Studies suggest blood test possible for mad cow
WASHINGTON, July 7 (Reuters) Tests in hamsters suggest it may be possible to develop a blood test for mad cow and related diseases in both humans and animals before they develop symptoms, researchers reported.
The study, published in the journal Science, also suggests that the damaged brain cells may ''leak'' the infectious prions that cause the diseases, offering a chance to detect the disease in blood.
Such a test would allow animals to be checked before they enter the food supply. It could also screen people, including blood or organ donors, for the rare but devastating Creutzfeldt-Jakob Disease or CJD, and its close cousin, vCJD, the researchers said yesterday.
Current tests require brain or other tissue samples.
Mad cow disease, formally known as bovine spongiform encephalopathy or BSE, is part of the family of prion diseases which also includes scrapie in sheep, chronic wasting disease in deer and elk, and CJD in people.
BSE emerged in Britain in the 1980s and swept through dairy herds. Some people who ate infected beef products developed a form of CJD called variant or vCJD and at least 191 cases have been identified, mostly in Britain.
People can have CJD before they know it and in a few suspected cases, blood and organ donors may have unwittingly infected others.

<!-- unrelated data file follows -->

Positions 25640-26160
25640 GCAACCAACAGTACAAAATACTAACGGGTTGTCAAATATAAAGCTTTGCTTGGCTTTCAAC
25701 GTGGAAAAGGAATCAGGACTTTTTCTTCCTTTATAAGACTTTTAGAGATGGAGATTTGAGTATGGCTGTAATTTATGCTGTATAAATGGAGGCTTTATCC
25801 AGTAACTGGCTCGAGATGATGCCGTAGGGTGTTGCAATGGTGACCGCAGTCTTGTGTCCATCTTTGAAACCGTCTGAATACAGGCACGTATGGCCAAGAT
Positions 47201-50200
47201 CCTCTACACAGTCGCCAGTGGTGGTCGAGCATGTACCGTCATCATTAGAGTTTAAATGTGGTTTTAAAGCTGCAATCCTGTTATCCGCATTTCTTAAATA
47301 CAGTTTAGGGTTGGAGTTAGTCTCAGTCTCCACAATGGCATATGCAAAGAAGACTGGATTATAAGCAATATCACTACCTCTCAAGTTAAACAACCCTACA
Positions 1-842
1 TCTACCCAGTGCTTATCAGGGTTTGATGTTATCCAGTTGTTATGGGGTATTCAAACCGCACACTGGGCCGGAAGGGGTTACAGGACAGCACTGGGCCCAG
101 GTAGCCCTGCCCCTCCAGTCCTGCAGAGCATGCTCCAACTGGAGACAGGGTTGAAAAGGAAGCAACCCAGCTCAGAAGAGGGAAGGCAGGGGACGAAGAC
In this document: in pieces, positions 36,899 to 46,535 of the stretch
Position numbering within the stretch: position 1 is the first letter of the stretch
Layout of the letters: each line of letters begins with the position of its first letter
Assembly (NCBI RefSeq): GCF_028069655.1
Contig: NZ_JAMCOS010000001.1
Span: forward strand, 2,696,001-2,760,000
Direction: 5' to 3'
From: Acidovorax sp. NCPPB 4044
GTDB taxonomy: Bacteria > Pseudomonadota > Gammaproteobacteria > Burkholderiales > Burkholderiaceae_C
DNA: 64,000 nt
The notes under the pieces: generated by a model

'SILENT PHASE' Claudio Soto of the University of Texas Medical Branch at Galveston and colleagues infected hamsters with prions, the misfolded nerve proteins believed to cause the diseases, and then tested blood at various times.
They invented a technique known as protein misfolding cyclic amplification to accelerate the process by which prions convert normal proteins to misshapen infectious forms.
''With this method, for the first time we have detected prions in what we call the silent phase of infection, which in humans can last up to 40 years,'' Soto said in a statement.
Soto and his university have formed a company, called Amprion, to commercially develop the test.
The test may need to be used at precise times, they said.
It worked best in hamsters 40 days after infection. It did not detect prions 80 days after infection.
Then at 114 days, after the hamsters started showing symptoms, the blood test again revealed prions. ''It has been reported that large quantities of (infectious prions) appear in the brain only a few weeks before the onset of clinical signs,'' the researchers wrote.
A second study in Science showed that mice infected with prions developed heart disease similar to a type known as amyloid heart disease in people.
Dr. Bruce Chesebro of the National Institutes of Health and colleagues said these diseases are marked by waxy protein deposits that stiffen the heart, limit its pumping ability and typically lead to fatal heart stoppage.
''Although several types of protein are known to form heart amyloid, this is the first time prion protein amyloid has been found in heart muscle and also found to cause heart malfunction,'' Chesebro said.
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